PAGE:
posted by tanktop at 5:59 AM on November 15, 2014 [1 favorite]

I think your level of honesty is great - probably further than a lot of guys get when they are confronted with their girlfriends as real, living human beings. And you need someone who will hear you out fully without judging you. GF is probably not the best choice for that person - not a comment on her personally, that's just the dynamic in general.

What you resist, persists. You can't fix negativity. I have found it best to sit with it in meditation, observe it, journal about it, and talk about it in depth with a trusted person. It doesn't go away but by being aware you can keep it from running your life. Good luck.
posted by Sheydem-tants at 6:00 AM on November 15, 2014 [1 favorite]

I have finally agreed to start taking antidepressants, but I'm scared to death that they will not work or will make things worse.

It's not clear to me, but I'm reading this as you have agreed to take them but haven't yet started. It can take a while for antidepressants to work, and a lot of people need to try a few to find the one that works for them. So definitely allow enough time for this to work first.

And, as mentioned above, if your current therapist isn't working for you on this issue, it's totally legitimate to find another one who is better for this.

It's normal to feel jealous and/or uncomfortable about a partner's history (just as they might about some aspect of you, including plenty of things other than sexual), but as you seem to be well aware the intensity of your feelings, and the extent to which they are impacting your life, is not good and is where therapy can help.
posted by Dip Flash at 6:07 AM on November 15, 2014 [2 favorites]

My husband calls his irrational brain -- lizard brain. Lizard brain just has feelings that aren't rational and don't make a lot of sense. Lizard brain is just kind of instinctual.

Then there's regular brain which is logical and makes sense.

We all have lizard brain about something. It's okay. Really. You are not a bad person for having lizard brain. It probably comes from your Christian upbringing.

The thing is that you are giving lizard brain way too much power and you are treating it too seriously.

To take it's power away-- just talk about it, even make fun of it. Tell your girlfriend about it-- "hey even though I am a sex positive modern man, lizard brain is stuck in the fifties." You get the idea.

If I were dating a man, and he explained his Christian upbringing, and then told me he was having lizard brain on these types of issues-- but he realized lizard brain was cray cray--I'd be fine and I'd talk with him about it.

It would only be a problem for me if you really believed everything lizard brain is telling you. But clearly you don't.
Life is short. Try not to beat yourself up for having feelings.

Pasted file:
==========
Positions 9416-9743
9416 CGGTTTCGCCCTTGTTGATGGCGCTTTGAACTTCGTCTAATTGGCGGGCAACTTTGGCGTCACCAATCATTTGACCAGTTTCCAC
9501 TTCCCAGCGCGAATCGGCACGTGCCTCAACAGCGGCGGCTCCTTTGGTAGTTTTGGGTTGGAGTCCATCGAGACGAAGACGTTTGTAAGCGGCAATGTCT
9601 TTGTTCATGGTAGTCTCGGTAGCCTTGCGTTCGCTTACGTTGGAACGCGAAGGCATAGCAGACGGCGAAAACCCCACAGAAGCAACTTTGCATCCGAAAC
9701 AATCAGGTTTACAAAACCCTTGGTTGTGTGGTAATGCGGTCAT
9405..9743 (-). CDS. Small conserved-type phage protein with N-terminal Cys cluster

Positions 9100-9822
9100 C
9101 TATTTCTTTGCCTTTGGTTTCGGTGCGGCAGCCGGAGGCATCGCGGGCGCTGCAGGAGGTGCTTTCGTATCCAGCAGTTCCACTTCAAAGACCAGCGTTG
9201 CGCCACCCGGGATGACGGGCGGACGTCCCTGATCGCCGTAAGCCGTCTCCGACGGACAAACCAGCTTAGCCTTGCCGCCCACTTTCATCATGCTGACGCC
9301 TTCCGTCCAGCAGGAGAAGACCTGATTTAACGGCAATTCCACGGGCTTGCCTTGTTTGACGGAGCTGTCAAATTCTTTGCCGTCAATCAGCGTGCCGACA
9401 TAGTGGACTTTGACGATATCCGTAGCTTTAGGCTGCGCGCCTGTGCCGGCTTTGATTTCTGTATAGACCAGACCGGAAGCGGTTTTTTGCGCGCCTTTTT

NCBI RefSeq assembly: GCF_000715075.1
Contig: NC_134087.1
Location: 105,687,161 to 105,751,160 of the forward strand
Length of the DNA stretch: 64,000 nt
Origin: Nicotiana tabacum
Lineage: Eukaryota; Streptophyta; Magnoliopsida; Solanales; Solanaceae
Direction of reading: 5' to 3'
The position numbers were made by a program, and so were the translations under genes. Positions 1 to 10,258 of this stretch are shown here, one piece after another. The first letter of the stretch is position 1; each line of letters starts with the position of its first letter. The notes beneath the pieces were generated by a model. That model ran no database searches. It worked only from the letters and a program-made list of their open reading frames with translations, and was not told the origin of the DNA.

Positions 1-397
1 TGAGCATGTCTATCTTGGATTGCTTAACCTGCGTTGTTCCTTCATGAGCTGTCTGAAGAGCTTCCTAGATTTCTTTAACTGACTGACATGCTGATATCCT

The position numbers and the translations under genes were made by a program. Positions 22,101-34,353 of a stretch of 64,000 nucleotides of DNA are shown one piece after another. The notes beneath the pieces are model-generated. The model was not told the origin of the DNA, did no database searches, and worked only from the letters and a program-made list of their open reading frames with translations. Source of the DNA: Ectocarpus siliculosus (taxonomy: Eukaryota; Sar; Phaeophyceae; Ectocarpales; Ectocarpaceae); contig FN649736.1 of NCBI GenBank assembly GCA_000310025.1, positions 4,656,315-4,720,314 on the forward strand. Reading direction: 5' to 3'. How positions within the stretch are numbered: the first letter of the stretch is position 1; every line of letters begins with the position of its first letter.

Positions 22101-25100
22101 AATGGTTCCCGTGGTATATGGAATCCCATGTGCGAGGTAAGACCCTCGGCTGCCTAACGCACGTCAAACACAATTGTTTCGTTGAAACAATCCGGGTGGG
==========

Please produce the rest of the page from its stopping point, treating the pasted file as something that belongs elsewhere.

posted by bananafish at 7:21 AM on November 15, 2014 [4 favorites]

The hate was complex, and I honestly still don't understand it fully. Was I mad at myself...

Yes, I think you're probably mostly mad at yourself. That's a really common component of depression, is anger turned inward.

Like you, I made a 180-degree shift away from a conservative upbringing. Afterward, I started having a lot of anger and hate toward specific people, based on their behaviors. I would get really mad at lying liars who lie, for example. It was complex, sure, but I think the biggest component of it was me being mad at my former self. I had believed stuff that was false, I had tried to convince others of falsehoods (that I sincerely believed at the time), and then after the scales fell from my eyes, I was super ashamed that I could have "lied" like that for so long, to so many people.

Of course I knew intellectually that it's only wrong to spread falsehoods if you know, or suspect, they are false. And I knew intellectually that I hadn't done that; I had been sincerely mistaken. But that irrational *feeling* that old-me was a lying liar who lied, and I *hated* old-me for that, was leaking out in irrational ways at random people who were telling understandable little white lies.

If you were still following your old religion, what would you think of a woman who had sex before marriage? I can tell you what some of the guys I grew up with thought, and said openly: she's a whore, she's a chewed-up piece of chewing gum no one would want to unwrap on their wedding night, I deserve better, she can never be trusted to be faithful... If you would have thought anything like that, you probably hate old-you for thinking it. You look at your girlfriend whom you love and respect, and you *hate* old-you for his misogyny toward her. And that makes it painful to look at her.